Worship: Our Response to God
Featuring Tom Kraeuter Posted on February 6, 2010
In the introduction I mentioned the various definitions of worship I have encountered over the years. Although brief definitions usually fall short of truly explaining Biblical worship, I believe this one has a lot of merit: Worship is the response of man when he encounters either God or God’s actions.
In one of his hymns, John Newton stated it this way:
Weak is the effort of my heart and cold my warmest thought,
But when I see Thee as Thou art I’ll praise Thee as I ought.
When we encounter the reality of God, true worship is the outcome.
Do you recall the encounter between Elijah and the prophets of Baal on Mt. Carmel? In front of the people of Israel, Elijah issued a challenge to the prophets of the false god Baal. “Get two bulls for us. Let them choose one for themselves, and let them cut it into pieces and put it on the wood but not set fire to it. I will prepare the other bull and put it on the wood but not set fire to it. Then you call on the name of your god, and I will call on the name of the LORD. The god who answers by fire— he is God” (1 Kings 18:23-24). The people agreed.
They did everything exactly as Elijah had said. Baal’s prophets prepared their sacrifice and called out to their god. From morning until evening they called out but nothing happened. Finally, it was Elijah’s turn. As if to really prove the point he had his helpers pour large jars of water on his sacrifice. He then stepped up and prayed that the Lord would show the people that He was indeed God. And He did. The bull, the wood, the stones, the soil and even the water were all consumed by the fire.
To me the response of the people really says it all. “When all the people saw this they fell prostrate and cried, ‘The LORD—He is God! The LORD—He is God!’” (1 Kings 18:39). No one needed to tell them what to do or how to respond. Worship is the natural response when people encounter God or His actions.
Some time ago I heard a pastor relating an incident of encountering God. This pastor was from a large church and they had a rather full orchestra that helped lead their times of worship. One day this pastor received a phone call from the head of the music department of a nearby major university. After the introductions the conversation went something like this:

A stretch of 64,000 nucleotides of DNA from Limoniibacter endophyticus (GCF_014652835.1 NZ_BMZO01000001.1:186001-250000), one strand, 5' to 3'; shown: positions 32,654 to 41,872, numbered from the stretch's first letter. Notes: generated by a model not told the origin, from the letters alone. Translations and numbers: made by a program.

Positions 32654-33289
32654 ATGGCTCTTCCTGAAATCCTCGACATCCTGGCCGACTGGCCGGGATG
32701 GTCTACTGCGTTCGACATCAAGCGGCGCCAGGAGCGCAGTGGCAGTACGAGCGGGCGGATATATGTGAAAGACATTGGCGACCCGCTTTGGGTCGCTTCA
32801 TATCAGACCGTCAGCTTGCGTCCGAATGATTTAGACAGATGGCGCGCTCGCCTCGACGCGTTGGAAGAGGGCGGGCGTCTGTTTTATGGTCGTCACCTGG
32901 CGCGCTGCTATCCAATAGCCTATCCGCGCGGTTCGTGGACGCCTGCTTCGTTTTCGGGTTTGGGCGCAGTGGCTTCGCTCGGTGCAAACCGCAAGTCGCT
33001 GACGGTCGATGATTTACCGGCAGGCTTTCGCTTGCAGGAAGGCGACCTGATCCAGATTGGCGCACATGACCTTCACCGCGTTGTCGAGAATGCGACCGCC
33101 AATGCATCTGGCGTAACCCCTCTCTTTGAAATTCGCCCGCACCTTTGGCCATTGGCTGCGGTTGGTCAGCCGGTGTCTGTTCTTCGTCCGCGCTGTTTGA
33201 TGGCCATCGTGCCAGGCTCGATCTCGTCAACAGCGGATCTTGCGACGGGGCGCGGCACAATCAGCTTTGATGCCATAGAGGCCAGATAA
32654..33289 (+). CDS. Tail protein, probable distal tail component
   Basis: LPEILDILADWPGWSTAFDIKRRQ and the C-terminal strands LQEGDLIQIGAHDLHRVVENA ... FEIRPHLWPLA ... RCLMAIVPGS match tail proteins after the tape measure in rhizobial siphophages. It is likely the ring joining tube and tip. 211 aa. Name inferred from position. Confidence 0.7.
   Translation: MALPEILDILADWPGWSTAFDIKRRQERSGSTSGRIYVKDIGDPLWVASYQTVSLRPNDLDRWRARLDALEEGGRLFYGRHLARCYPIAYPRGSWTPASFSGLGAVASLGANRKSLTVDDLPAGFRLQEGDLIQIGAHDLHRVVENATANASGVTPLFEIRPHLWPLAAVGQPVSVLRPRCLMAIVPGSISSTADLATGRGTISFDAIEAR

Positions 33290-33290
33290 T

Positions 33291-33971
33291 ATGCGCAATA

“I understand that you have an orchestra that leads your music on Sunday mornings.” “That’s correct.” “I also understand that sometimes they play together with no musical score,” (what is
commonly referred to as “open worship” or “free worship,” playing a chord progression and allowing people to sing spontaneously unto the Lord) “and it sounds good.”
Again the pastor responded, “That’s correct.”
“Well, I’ll be honest. I’ve never heard of anything like that and it really does not make sense to me. What I’d like to do is come to your service sometime and record it and analyze it.” The pastor agreed and they set a date for the man to come and record their music.
On the given Sunday the man arrived and set up his reel-to-reel tape recorder on the front row of the auditorium. The service began and the orchestra played. At one point the worship leader had the orchestra play a simple chord progression and the people sang spontaneously unto the Lord. All of it was captured on tape.
The real capstone on the whole event occurred toward the end of the time of singing. The pastor looked down from the platform and was amazed. The head of the music department of the nearby major university was standing with his hands in the air and tears streaming down his face. No one had witnessed to him, nor had the sermon been preached. The man had encountered God and his immediate reaction was to worship.